In 2014, Peeters broke the national javelin record (at the time it was 54m and held by Kirsten Helier since 1999). Suddenly, she had to make a decision. “It was a real turning point for me because I was like, shit, I just broke this record and I barely trained for it.” Peeters had been training with Paralympian thrower Holly Robinson, who had already been to the Olympics in 2012. “I saw how much Holly committed to what she did to be the best and I was like, man, if I even gave half of that, how good could I be?” Only then did she start really investing in javelin; looking up who the big throwers were that season, what the qualifying standards were for the university games and the upcoming Commonwealth Games, and realising she actually wasn’t far off.

I’m nodding intensely as she talks because it all sounds so familiar. The multi-sport childhood, the dream of being a professional athlete, the channelling of energy at university, the realisation that maybe a world athletics event was only a few years away. I had hoped to hear her describe an early path that set us apart, but no. So far, so identical.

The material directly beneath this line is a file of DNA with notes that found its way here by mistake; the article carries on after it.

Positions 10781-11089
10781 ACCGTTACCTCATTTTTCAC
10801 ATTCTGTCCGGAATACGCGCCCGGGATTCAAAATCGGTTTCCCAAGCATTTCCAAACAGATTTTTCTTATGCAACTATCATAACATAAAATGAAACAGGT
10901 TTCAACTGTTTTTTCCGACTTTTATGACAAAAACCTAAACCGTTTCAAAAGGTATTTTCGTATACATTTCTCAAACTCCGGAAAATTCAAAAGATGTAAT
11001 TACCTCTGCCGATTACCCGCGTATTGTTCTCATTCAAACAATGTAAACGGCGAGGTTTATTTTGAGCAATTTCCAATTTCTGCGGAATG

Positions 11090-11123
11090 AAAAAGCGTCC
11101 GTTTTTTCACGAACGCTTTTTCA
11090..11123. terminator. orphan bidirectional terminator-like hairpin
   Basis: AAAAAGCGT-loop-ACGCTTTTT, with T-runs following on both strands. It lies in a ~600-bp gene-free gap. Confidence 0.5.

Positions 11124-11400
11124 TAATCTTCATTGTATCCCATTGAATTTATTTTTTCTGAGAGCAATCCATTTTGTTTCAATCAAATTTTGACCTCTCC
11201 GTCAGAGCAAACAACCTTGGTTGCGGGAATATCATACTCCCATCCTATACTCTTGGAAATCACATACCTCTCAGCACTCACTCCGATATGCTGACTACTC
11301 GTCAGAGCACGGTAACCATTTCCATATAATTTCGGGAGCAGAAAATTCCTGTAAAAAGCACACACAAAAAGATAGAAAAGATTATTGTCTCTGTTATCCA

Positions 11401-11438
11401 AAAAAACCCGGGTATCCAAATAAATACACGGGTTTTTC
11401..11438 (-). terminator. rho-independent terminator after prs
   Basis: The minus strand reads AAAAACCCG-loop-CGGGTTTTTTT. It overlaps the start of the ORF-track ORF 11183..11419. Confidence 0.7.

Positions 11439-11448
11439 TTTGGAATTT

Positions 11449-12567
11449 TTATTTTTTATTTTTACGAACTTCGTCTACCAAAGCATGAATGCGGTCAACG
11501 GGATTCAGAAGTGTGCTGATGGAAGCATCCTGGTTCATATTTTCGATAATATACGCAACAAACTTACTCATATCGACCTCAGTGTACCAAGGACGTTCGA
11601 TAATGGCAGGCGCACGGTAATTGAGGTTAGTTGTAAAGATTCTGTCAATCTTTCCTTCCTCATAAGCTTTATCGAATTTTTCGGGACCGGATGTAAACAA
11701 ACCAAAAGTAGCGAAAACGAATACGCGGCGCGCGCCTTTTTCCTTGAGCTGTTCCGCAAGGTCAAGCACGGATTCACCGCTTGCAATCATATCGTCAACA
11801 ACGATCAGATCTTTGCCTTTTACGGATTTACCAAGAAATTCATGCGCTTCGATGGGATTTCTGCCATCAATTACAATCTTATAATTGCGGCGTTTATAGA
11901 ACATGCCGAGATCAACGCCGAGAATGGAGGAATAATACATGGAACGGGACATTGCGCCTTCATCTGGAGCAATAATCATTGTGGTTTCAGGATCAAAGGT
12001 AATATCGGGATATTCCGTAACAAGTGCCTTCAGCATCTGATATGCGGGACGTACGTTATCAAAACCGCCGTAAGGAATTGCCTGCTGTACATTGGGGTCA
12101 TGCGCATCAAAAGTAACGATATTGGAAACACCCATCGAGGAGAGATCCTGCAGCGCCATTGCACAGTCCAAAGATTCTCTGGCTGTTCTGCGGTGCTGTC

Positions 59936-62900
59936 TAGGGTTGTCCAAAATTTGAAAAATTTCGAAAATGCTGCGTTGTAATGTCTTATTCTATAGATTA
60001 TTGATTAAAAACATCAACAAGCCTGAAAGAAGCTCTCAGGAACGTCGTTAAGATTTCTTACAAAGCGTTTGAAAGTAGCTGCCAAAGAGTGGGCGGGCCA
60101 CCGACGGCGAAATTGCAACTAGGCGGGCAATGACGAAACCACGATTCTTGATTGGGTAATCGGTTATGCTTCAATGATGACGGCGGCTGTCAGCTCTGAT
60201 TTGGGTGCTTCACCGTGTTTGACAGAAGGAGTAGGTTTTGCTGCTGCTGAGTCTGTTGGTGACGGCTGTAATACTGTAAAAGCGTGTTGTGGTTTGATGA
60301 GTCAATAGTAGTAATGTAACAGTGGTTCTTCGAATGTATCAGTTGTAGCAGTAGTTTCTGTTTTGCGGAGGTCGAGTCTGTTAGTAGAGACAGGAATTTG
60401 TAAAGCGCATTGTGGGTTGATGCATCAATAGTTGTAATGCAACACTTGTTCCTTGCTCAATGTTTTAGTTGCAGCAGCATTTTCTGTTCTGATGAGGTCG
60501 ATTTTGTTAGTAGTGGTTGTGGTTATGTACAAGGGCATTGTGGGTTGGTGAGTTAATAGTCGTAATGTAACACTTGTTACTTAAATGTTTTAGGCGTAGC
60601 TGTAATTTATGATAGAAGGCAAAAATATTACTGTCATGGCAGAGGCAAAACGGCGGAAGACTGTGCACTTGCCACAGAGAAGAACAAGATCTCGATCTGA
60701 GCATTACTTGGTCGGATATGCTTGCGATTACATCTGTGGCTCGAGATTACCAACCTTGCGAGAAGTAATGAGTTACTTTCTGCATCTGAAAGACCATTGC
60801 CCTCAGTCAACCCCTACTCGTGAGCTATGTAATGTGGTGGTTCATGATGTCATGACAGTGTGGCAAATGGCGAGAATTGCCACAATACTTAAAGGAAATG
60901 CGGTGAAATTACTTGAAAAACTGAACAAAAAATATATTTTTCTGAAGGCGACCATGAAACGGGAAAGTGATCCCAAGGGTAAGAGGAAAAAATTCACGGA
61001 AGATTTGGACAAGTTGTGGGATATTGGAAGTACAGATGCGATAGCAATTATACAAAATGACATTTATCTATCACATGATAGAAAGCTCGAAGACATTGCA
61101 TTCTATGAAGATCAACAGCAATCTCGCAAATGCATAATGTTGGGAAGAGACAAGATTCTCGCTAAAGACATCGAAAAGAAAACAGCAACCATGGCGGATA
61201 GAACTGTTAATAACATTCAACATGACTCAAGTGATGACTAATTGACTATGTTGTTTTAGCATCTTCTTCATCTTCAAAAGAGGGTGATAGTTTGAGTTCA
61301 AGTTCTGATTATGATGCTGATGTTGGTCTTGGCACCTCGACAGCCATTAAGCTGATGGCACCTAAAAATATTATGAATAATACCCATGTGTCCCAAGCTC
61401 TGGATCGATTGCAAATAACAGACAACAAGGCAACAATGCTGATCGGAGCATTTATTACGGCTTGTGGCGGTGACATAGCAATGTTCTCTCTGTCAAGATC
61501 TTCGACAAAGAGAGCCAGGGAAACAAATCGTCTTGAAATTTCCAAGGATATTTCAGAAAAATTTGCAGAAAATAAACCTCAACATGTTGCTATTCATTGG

But I also wanted to talk to Peeters because even though we competed against each other at Nationals a number of times, we had never spoken. She trained in Dunedin back then and I trained in Auckland. Nationals was the only time we were in the same place and when you’re competing, you don’t talk to each other. Or at least we certainly didn’t. I want to know if we are even more similar than I thought. What does Peeters do when she’s not throwing the javelin? What random hobbies and interests does she have? What does she spend too much money on? Turns out, we differ in that respect.

When we talk about finances, she says she works part-time in order to relieve some financial stress, but only spends her money on things in service of javelin. New running shoes, new workout gear, a home sauna for recovery. She says she has no interest in “whatever the current fashion trends are” and proves it by name-dropping Yeezys as the current trendy sneaker. I think of all the random, arguably pointless, things I love to spend my time on and wonder if I’d do that less as a professional athlete. Would it even be possible or does reaching Olympic level require a removal of all distractions?

Peeters is engaged and will get married at the end of the year to Cam Moorby. He’s a rugby coach and is a partner who understands Peeters’ mindset and drive more than anyone else. “I think at the start he probably didn’t understand just how big a thing it was that I was working towards,” she says. “He’s 31, I’m turning 30, I know there’s an expectation of kids, and we do want to have a family. But he’s really respectful of the fact that I’m trying to achieve a goal here. And [kids] will fit in the picture somewhere, sure, but right now this is the focus.